Tag Archives: 1980s

Jupiter Ace, a British computer from 1982. It used Forth instead of BASIC and it could display more text characters on the screen than most of its competitors (64×48 compared to the more common 40×24). It used the same font as ZX Spectrum.

Clips from the game カンニング大作戦, released by Hudson for the MZ-80 in the early 1980’s. More posts from the game here.

Very brutal pinball! Pinball King by Mike Shaw, an MZ-700 game published by Kuma in the 1980s, I suppose. via MZ Sharpworks

Prextend was an improvement of the graphics on Prestel. Colours and font size could now be changed without including an empty character (just like with Minitel/Antiope). via

Picture Prestel was an experimental feature of the videotex service Prestel. It was demonstrated in 1980, while Prestel was already struggling to attract users. Meanwhile, videotex inventions with better graphics started to emerge. Telidon and NAPLPS had vector graphics, Minitel had better textmode graphics, and CAPTAIN had photographics.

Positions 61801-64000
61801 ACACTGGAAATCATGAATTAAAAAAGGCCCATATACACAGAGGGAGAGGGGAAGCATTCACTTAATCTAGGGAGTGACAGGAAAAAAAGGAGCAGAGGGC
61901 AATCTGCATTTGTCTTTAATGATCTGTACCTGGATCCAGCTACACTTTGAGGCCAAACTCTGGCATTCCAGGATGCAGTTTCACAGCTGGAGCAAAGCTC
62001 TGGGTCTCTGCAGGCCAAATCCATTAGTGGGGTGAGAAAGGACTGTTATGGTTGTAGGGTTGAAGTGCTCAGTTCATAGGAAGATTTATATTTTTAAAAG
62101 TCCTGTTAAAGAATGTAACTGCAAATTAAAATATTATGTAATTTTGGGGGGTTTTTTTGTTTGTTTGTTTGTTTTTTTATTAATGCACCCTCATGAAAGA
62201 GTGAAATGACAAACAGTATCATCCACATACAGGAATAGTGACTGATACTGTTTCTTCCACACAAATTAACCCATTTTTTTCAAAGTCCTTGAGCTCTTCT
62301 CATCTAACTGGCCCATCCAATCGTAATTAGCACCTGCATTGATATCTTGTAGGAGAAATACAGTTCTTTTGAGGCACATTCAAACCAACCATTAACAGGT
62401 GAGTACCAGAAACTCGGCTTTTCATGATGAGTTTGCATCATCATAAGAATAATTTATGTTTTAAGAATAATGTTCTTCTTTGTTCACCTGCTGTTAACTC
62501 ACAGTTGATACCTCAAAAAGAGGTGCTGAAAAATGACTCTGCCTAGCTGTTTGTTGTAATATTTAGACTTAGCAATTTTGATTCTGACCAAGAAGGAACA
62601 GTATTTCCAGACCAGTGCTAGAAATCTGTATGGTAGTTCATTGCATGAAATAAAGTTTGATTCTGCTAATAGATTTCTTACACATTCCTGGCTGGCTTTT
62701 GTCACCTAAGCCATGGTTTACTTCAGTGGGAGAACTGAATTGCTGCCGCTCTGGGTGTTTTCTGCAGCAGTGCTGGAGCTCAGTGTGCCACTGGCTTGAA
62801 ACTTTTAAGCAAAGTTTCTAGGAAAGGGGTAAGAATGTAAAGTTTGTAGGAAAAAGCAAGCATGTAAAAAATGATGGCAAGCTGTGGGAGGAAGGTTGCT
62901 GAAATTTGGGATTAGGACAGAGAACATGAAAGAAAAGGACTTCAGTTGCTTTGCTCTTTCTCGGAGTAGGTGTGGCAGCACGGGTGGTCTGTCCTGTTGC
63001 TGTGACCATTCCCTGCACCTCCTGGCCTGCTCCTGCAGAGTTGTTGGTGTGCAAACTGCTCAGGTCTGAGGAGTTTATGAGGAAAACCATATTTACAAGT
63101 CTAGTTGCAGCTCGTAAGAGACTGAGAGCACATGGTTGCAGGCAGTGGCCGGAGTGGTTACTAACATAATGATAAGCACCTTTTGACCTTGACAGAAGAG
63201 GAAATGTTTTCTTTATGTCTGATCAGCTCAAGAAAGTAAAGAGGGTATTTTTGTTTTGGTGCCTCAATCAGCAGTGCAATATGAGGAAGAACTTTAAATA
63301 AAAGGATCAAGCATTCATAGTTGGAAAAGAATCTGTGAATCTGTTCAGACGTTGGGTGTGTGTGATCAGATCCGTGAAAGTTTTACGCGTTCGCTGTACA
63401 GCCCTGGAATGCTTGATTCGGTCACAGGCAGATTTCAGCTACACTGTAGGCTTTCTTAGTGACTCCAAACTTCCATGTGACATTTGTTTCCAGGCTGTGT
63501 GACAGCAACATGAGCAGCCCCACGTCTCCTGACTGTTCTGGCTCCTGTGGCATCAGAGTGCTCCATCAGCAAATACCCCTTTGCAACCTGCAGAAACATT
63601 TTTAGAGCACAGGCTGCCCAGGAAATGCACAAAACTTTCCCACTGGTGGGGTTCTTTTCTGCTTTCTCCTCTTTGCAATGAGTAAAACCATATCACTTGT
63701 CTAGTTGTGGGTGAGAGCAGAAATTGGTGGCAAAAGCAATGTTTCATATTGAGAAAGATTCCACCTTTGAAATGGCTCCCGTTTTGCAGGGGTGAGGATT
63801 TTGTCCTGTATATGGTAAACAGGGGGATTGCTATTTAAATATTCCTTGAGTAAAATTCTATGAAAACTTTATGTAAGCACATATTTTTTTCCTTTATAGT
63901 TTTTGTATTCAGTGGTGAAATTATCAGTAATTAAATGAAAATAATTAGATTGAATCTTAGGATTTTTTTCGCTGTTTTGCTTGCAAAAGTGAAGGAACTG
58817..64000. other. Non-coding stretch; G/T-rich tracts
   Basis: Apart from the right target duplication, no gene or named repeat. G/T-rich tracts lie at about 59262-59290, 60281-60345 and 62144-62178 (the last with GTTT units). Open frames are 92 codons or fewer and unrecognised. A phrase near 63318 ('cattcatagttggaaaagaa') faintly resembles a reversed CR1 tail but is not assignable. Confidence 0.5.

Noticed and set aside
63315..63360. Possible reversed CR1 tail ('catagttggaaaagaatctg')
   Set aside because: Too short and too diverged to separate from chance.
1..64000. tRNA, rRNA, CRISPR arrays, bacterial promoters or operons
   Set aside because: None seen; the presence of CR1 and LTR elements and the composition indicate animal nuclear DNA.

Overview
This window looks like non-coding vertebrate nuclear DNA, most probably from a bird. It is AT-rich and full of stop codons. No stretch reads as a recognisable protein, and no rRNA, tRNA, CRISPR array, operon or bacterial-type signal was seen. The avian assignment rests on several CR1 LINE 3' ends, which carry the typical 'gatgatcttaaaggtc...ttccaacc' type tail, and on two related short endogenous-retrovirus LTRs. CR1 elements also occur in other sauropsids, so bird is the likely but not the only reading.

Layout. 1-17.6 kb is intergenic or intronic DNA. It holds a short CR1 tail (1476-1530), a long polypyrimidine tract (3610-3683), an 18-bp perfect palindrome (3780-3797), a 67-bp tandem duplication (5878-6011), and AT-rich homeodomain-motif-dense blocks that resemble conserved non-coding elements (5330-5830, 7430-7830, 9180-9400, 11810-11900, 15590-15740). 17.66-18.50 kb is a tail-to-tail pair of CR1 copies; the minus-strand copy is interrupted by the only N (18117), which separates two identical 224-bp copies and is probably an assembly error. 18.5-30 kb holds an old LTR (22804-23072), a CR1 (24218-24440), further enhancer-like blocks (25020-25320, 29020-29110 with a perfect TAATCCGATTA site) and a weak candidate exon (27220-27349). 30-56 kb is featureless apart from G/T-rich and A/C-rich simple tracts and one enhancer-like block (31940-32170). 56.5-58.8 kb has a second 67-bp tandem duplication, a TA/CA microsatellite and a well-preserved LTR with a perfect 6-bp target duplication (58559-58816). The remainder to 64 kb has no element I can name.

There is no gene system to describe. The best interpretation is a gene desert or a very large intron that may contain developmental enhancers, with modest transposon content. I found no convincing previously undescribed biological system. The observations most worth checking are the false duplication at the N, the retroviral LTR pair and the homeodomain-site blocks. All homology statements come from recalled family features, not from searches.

Picture Prestel was never really meant to be implemented, at least not until the end of the 80s.

Images from here and here (a great video explainer).

The Japanese emoticon, (^_^), was published by Yasushi Wakabayashi in June 1986 on ASCIInet. The user binbou was using the (‾_‾) emoticon around the same time. Japanese emoticons are also called kaomoji. More info here and here.

:-) and :-( were first made on a computer by Scott E. Fahlman in 1982. Some say they date back as long as 1862 or 1648. Also see the PLATO emoticons/emojis from the 1970s, and the Polish vertical emoticons from 1881.

More emoticon-posts here.

Update, June 2024: There is a text credited to Takeshi Kitano, 1970, that includes emoticons, but it was apparently a joke from 2009.

Genesis Storytime picture

Genesis StoryTime picture #2

Genesis StoryTime was a videotex storybook that was broadcast in Canada and USA, 1983-1990. The Telidon graphics were converted to video and broadcast like a regular TV-channel, usually without sound. Images and video from Tedium.

Munhwa Broadcasting (MBC) in Korea launched their teletext service 15 September, 1988 according to this news clip. It might have been based on the Japanese JTES teletext standard (textmode, vector, and pixel graphics) but not sure. Btw, the Korean term for teletext is 문자 다중 방송.

F Like France, possibly by Marylene Delbourg-Delphis. Minitel graphics with custom characters (DRCS) on a Honeywell Videotex System. Published here in 1988.

Teletext pages from Extravision, an Antiope teletext service on KNXT-TV in Los Angeles (owned by CBS). These black & white photos are from the early trials, ca 1981. The full Extravision service began in 1983.